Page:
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Jes Jessen Rasmussen

Buffer strip width and agricultural pesticide contamination in Danish lowland streams: Implications for stream and riparian management

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  • Department of Freshwater Ecology
Non-point source contamination with agricultural pesticides is widely acknowledged as one of the greatest sources of pollution in stream ecosystems, and surface runoff is an important transport route. Consequently, maximum pesticide concentrations occur briefly during heavy precipitation events. According to the WFD, member states are obliged to obtain good ecosystem quality in natural surface waters in 2015. Mitigating the risk of non-point source contamination by agricultural pesticides is therefore an essential management task in river basins. Recently, the SPEAR index was introduced for German streams aiming specifically to detect pesticide impact in streams among a multitude of environmental stressors. In subsequent field studies, SPEAR was successfully linked to pesticide toxicity in terms of toxic units (TU).
In this study we aimed to characterise the occurrence and toxicity (TU) of agricultural pesticides originating from normal agricultural practices. We link the findings to a predictive model for pesticide surface runoff (RP) and evaluate the potential impact of pesticides on benthic macroinvertebrates. Furthermore, we apply detailed land-use data and field characteristics to identify the most important environmental parameters governing the occurrence of agricultural pesticides in Danish streams. We measured the concentration of 23 selected agricultural pesticides in 15 Danish 1st and 2nd order streams. Water samples (storm flow) and sediment samples (bed sediment) were collected. The streams represent a gradient of potential pesticide contamination based on the percentage of agricultural land in the catchment.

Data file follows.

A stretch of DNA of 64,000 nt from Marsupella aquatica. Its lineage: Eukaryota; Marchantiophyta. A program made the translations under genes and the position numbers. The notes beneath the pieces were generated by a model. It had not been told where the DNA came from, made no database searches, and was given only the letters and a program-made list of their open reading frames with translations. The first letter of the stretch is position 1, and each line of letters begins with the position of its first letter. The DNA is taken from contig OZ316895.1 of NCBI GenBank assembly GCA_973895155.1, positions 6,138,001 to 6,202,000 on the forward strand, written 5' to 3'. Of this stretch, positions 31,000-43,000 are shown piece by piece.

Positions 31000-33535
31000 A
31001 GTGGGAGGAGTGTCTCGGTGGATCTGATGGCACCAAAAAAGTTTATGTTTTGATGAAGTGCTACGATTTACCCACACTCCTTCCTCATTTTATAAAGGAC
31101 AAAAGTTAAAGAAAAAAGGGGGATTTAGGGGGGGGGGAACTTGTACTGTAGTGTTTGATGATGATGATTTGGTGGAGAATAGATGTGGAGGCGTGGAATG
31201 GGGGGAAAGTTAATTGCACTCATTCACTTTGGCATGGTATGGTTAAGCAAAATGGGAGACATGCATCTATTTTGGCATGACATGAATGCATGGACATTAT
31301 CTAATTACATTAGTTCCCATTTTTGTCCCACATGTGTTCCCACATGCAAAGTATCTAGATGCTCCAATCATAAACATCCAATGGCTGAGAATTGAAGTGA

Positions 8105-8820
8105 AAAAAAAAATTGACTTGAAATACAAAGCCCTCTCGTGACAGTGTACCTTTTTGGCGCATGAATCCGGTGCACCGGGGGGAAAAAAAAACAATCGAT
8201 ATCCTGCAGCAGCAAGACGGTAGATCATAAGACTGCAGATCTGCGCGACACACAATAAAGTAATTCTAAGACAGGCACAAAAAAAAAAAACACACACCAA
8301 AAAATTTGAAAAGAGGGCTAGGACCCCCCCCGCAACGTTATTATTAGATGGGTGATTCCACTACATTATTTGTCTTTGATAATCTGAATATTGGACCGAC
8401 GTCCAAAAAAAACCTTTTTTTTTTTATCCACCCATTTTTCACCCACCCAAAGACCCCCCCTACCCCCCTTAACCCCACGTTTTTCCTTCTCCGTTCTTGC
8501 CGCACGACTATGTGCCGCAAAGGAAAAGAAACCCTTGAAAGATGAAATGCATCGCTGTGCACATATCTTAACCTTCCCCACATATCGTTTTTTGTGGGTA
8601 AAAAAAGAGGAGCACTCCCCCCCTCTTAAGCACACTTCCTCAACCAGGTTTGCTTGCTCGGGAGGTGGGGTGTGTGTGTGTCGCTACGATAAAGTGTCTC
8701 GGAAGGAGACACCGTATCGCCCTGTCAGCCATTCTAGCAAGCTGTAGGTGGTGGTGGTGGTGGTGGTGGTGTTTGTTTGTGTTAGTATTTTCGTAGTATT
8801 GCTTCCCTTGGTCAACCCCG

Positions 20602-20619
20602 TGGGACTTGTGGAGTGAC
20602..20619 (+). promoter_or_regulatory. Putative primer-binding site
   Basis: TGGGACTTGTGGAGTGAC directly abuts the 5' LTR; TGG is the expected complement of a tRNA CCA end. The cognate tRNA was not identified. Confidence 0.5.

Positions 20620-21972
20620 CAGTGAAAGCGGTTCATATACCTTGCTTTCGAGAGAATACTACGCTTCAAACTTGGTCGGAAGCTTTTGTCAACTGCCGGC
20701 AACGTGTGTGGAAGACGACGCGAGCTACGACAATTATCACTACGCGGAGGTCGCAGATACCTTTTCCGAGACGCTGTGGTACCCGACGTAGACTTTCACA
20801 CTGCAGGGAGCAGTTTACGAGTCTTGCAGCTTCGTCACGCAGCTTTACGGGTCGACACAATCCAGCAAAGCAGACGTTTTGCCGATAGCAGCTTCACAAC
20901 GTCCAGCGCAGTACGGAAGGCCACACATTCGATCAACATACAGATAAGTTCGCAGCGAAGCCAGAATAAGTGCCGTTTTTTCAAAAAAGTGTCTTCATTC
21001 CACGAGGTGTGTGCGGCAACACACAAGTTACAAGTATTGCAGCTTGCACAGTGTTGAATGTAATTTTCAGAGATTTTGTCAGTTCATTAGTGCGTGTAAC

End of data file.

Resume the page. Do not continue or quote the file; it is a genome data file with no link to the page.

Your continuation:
Preliminary analyses show that the strongest predictor of TU was minimum buffer strip width (BSW) (P<0.001) followed by percentage of agricultural land and applied amounts of pesticides (P<0.05) in a 2x100 m stream corridor extending 1,000 m upstream. The RP model significantly predicted TU of detected pesticides (P<0.05), and predictive power of the model was enhanced by adding a function of buffer strip width (P<0.05). Measured pesticide toxicity (TU) ranged from -1.57 to -6.5, and the highest observed TU is proposed to have significant effects on benthic macroinvertebrates. This study emphasises the importance of integrating buffer strip characteristics in the assessment and mitigation of risk in agricultural streams. Based on the correlation between BSW and TU, we link BSW to the SPEAR index and estimate a minimum BSW required to mitigate effects of pesticide contamination in lowland streams in rural areas.
Original languageEnglish
Publication year2011
Publication statusPublished - 2011
EventNordic Benthological Society Meeting - Aalborg, Denmark
Duration: 9 May 2011 → …

Conference

ConferenceNordic Benthological Society Meeting
CountryDenmark
CityAalborg
Period09/05/2011 → …

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